Coast Guard seeks public information after laser strike hits Port Angeles aircrew

Coast Guard laser Helicopter. MH-65 Dolphin helicopter crew from Air Station Port Angeles flies of the Strait of Juan de Fuca, off the coast of Washington.. The Air Station has three Dolphin helicopters and is responsible for search and rescue response across the northern Washington coast.
A Coast Guard MH-65 Dolphin helicopter crew from Air Station Port Angeles flies of the Strait of Juan de Fuca, off the coast of Washington. The Air Station has three Dolphin helicopters and is responsible for search and rescue response across the northern Washington coast.
U.S. Coast Guard photo by Chief Petty Officer David Mosley.

PORT ANGELES, Wash. — The Coast Guard is seeking information from the public to help locate the person or persons who pointed a red laser light at a Coast Guard helicopter Friday at 10:23 p.m. as the aircrew was flying a mission northwest of Bremerton.

The Port Angeles flight crew aboard the MH-65 Dolphin helicopter safely returned home after being indirectly illuminated for about one second and were checked out by the duty corpsman, who medically cleared the crew to resume duty.

The laser strike was reported to Coast Guard Air Station Port Angeles, the Federal Aviation Administration and local police by the aircrew. The laser light came from the vicinity of the southwest corner of Naval Base Kitsap in Bangor.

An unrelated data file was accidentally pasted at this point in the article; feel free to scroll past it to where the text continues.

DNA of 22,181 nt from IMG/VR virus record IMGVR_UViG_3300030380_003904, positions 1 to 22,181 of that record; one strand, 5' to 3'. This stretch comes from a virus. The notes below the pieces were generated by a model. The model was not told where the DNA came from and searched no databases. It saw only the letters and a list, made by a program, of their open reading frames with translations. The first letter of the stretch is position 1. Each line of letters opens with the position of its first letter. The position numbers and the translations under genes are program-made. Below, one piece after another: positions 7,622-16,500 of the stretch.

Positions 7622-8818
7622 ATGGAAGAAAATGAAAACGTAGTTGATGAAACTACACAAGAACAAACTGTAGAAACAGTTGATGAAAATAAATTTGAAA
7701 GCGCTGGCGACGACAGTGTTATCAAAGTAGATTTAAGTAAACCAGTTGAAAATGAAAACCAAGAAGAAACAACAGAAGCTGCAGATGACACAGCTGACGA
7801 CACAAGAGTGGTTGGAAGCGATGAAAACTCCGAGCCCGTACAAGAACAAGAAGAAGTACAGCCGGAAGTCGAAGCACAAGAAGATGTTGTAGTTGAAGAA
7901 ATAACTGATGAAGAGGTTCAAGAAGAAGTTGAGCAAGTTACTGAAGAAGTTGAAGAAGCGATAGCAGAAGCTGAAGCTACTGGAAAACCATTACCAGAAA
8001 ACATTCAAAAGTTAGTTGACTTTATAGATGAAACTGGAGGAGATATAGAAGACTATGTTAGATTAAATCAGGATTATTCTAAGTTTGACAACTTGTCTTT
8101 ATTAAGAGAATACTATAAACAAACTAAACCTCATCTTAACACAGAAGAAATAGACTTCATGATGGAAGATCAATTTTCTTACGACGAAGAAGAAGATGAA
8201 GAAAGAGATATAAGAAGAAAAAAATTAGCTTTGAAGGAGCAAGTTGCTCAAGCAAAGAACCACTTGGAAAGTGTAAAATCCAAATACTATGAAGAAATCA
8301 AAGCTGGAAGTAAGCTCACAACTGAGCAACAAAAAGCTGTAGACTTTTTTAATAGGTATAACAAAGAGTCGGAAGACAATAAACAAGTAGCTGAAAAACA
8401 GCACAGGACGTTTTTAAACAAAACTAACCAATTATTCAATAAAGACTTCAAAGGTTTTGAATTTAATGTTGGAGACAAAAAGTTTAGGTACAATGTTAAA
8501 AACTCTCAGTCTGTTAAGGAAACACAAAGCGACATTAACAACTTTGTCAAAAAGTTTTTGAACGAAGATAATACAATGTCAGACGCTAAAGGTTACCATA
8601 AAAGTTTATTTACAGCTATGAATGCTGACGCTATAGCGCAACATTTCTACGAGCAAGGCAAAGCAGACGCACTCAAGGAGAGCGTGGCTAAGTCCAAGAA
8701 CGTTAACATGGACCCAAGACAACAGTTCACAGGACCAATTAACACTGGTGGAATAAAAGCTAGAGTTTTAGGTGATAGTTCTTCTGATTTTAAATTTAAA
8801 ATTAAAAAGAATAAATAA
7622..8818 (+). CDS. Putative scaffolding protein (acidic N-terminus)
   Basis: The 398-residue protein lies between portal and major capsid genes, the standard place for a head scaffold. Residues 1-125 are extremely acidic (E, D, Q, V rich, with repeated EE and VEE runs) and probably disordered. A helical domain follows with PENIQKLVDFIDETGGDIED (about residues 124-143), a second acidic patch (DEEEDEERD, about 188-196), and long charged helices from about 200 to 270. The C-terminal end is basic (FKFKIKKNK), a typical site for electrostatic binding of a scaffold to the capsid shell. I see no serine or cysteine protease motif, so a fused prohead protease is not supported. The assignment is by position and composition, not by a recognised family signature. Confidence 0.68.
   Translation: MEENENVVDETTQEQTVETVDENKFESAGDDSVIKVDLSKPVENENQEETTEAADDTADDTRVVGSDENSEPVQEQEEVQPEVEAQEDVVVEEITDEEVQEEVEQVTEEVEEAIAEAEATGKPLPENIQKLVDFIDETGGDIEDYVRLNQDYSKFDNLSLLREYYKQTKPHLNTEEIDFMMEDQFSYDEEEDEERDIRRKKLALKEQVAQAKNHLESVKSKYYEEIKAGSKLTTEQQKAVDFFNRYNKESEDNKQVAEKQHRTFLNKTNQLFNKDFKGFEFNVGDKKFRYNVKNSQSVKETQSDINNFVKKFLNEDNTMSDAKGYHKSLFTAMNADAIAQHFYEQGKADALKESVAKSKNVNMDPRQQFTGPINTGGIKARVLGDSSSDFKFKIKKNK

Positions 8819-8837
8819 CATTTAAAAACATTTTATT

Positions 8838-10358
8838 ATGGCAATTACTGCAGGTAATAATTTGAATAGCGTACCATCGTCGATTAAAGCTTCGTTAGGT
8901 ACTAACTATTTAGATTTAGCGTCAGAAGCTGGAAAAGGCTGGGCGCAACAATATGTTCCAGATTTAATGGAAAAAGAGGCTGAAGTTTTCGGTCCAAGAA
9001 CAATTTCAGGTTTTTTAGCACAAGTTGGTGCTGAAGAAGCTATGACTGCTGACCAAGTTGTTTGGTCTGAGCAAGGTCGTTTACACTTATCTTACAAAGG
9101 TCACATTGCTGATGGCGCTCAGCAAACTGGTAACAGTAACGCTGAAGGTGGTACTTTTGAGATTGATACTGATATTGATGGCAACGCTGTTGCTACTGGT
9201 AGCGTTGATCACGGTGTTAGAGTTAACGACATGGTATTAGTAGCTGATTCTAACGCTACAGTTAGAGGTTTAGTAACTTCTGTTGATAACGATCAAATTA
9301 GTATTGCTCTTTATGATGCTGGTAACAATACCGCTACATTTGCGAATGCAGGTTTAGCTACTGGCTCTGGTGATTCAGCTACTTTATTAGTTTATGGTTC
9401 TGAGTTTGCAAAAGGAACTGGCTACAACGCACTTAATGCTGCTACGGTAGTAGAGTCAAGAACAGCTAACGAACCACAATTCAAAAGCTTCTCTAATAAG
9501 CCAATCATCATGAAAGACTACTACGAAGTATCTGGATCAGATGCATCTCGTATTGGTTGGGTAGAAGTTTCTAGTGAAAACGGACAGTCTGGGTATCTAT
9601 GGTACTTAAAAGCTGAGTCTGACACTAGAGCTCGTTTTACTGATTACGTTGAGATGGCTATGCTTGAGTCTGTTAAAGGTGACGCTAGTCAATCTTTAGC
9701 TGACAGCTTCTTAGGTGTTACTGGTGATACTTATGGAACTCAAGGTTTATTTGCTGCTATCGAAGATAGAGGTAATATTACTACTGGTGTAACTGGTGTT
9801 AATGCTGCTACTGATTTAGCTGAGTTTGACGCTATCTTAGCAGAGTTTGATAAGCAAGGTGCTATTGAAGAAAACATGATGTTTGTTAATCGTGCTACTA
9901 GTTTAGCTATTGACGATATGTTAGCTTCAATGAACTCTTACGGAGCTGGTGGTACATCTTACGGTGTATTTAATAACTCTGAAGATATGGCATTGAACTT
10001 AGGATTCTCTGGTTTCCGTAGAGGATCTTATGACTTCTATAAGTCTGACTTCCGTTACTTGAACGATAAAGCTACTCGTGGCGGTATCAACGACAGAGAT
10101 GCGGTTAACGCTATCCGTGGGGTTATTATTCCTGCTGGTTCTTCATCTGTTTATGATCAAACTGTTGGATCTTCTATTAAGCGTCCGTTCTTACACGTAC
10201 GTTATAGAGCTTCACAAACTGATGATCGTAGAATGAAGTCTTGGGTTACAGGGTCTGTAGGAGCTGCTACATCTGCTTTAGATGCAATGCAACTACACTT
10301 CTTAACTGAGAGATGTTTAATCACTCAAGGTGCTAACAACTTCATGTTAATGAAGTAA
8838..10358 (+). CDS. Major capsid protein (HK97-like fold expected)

“These types of incidents can be very dangerous to the safety of our aircrews and disrupts our ability to respond as a search and rescue asset,” said Cmdr. Scott Jackson, commanding officer at Coast Guard Air Station Port Angeles. “In this particular case, the aircrew was deemed fit to continue flying; however, we have had instances where our crews have been medically grounded. In these cases Naval Air Station Whidbey Island and Coast Guard Sector Columbia River are required to cover our area of responsibility until the Port Angeles aircrew is medically cleared. We need the public to understand the dangers of playing with laser lights goes beyond medical risks to our aircrews. It places all mariners at risk due to delayed response times should they become in distress.”

Laser pointers can cause great danger to aircrews due to glare, afterimage, flash blindness, or temporary loss of night vision. If a laser is shined in the eyes of an aircrew member, Coast Guard flight rules dictate that the aircraft must abort its mission.

Aiming a laser pointer at an aircraft is a felony crime under 18 U.S. Code Section 39A, which states whoever knowingly aims the beam of a laser pointer at an aircraft in the special aircraft jurisdiction of the United States, or at the flight path of such an aircraft, shall be fined under this title or imprisoned not more than 5 years, or both.

Coast Guard Investigative Service special agents are investigating the incident. Anyone with information about the case is encouraged to contact investigators at 206-220-7170.

For more information about laser safety and the effects of an aircraft laser incident, visit the Federal Aviation Administration’s Laser Safety webpage at: http://www.faa.gov/about/initiatives/lasers/

-USCG-

Deja un comentario

Tu dirección de correo electrónico no será publicada. Los campos obligatorios están marcados con *

error: Content is protected !!